"In that case," said Coulthurst, "it is a trifle difficult to understand how you came to hold a commission in a service in which one understands intelligence is necessary. I have carried out the law, but I don't mind admitting that I do not appreciate being made use of in this fashion. It is very evident you do not like Ingleby."

Esmond, who made no disclaimer, appeared to reflect for a moment or two.

"Well," he said, "you have, perhaps, some ground for feeling aggrieved, sir; but I can't help thinking that I have done nothing that was unnecessary."

"I am not blaming you for – doing your duty."

"I scarcely think you would be warranted in considering me very much at fault for going a little beyond it. I admit that it would please me to see Ingleby driven out of the valley. The fellow's presumption is almost insufferable."

Coulthurst glanced at him sharply, and his face grew a trifle red. "Ingleby is very young in comparison with myself, but you were once good enough to allude to him as a friend of mine, and you certainly met him at my house as my guest. If there was any particular meaning in your speech, it would be better to come straight to the point. I don't like hints."

"I can only offer you my excuses for momentary bad memory, sir. Absurd as it may seem to you, I'm far from sure that Ingleby is likely to be content with the status mentioned. A very little reflection should make the warning clear. In the meanwhile I have a couple of troopers waiting for me."

He went out, and Coulthurst sat still at his table gazing vacantly in front of him with his lips unusually firmly set. Then he rose with a little shake of his shoulders and a gesture of relief.

"The thing is quite out of the question. Grace has too much sense," he said.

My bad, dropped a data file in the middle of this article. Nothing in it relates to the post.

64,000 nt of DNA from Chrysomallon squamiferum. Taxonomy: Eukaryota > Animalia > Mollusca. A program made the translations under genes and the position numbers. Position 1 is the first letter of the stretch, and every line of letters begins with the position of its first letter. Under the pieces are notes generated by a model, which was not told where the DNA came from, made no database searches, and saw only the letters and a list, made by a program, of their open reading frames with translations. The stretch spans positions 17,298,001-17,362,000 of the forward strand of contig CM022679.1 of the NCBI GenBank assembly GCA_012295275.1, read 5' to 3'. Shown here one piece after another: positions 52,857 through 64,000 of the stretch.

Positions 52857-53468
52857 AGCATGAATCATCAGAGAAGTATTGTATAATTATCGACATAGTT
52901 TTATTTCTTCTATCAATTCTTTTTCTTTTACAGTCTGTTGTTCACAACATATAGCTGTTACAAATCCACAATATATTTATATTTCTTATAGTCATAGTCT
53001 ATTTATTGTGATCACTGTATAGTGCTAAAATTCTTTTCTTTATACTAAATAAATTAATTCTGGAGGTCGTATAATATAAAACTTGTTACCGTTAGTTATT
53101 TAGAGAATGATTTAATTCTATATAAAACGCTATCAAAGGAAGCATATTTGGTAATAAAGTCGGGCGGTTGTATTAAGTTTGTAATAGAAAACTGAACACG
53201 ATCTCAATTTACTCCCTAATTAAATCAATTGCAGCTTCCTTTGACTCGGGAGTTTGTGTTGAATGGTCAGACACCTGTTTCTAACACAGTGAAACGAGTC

XVII
TROOPER PROBYN'S MISADVENTURE

Nobody blamed Coulthurst for dispossessing Ingleby of his claim. In fact, the bluff and usually good-humoured major was more or less a favourite with the miners, who admitted that while it was rough on Ingleby no other course was open to him. For all that, the affair made an unfortunate impression when news leaked out of the part Esmond had played in it, for the latter's arrogance had gone a long way to gain him the hearty dislike of every man in the valley.

The Canadian is, as a rule, a sturdy imperialist with democratic tendencies, a type of citizen which would elsewhere probably be thought an anachronism. There were, however, as Sewell had pointed out, a good many men in the North just then who had no country, and a vague unrest and discontent, that once or twice came near producing unpleasant results, spread sporadically across the wilderness that season. Nobody was pleased with the mining regulations, and there were quiet Canadian bushmen who thought the drafting of detachments of the Northwest Police into that country not only unnecessary, but a reflection upon them. There were also other men, who had carried the memory of their wrongs with them from lands ruled by the mailed fist, to whom this symbol of imperial authority was as a red rag to a bull, and here and there a heavy responsibility was laid on the agents of the Crown.

Major Coulthurst, however, felt very little. He was not a keen-sighted man, and there were no signs of discontent in the Green River country so far, at least, as he could discern. It was true that Sewell, who played chess with him somewhat frequently, now and then made disturbing recommendations which the major occasionally went so far as to consider; but the country was apparently quiet, and might have remained so, in spite of Esmond's insolent tactlessness, had it not been for a little mistake made by Trooper Probyn.